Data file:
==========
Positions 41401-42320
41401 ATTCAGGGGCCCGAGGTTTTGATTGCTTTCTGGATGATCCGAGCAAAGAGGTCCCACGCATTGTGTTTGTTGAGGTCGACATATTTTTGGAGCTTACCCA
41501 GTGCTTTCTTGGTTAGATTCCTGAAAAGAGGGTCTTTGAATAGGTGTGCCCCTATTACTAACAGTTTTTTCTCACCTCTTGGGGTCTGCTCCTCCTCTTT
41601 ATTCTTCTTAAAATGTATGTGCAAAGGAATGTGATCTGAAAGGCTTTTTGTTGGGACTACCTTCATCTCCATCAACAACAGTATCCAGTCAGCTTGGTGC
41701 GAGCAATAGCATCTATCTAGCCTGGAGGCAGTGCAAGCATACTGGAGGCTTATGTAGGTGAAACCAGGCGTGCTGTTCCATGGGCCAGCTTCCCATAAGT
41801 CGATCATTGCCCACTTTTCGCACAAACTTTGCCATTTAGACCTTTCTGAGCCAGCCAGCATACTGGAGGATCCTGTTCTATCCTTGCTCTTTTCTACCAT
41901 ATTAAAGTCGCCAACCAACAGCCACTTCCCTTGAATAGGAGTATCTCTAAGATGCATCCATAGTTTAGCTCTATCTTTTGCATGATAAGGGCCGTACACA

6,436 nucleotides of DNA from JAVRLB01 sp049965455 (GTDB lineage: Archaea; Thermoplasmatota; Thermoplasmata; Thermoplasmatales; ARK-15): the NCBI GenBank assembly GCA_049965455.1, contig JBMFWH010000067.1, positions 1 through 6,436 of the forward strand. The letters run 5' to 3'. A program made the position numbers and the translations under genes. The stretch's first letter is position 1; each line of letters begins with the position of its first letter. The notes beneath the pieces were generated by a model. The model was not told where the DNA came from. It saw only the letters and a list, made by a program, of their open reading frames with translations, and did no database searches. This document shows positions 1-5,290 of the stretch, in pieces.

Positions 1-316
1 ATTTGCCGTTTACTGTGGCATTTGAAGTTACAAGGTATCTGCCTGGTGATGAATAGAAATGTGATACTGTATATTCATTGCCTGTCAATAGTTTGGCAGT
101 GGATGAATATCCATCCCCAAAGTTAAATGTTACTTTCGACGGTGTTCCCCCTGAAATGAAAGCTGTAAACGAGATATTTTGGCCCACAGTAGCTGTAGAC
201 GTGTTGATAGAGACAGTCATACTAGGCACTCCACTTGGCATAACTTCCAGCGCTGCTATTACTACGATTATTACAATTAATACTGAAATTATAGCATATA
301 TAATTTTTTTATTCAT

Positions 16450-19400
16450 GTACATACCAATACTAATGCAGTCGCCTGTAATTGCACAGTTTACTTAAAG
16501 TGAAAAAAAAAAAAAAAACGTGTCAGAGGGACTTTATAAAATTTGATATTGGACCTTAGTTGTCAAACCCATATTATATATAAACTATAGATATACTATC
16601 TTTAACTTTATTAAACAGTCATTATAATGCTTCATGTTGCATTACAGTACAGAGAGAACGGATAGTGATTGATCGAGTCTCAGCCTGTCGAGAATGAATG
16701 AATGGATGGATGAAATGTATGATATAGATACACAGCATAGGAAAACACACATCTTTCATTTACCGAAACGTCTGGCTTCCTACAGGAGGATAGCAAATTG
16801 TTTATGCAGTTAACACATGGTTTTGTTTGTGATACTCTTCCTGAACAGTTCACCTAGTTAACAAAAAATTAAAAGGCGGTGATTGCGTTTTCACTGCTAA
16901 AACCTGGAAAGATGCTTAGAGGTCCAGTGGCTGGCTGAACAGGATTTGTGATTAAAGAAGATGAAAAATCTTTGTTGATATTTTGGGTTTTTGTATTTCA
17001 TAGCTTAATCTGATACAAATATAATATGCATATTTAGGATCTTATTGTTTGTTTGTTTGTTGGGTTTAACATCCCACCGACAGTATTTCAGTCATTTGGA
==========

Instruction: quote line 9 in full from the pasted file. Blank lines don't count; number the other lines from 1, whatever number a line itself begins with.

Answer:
Positions 1-316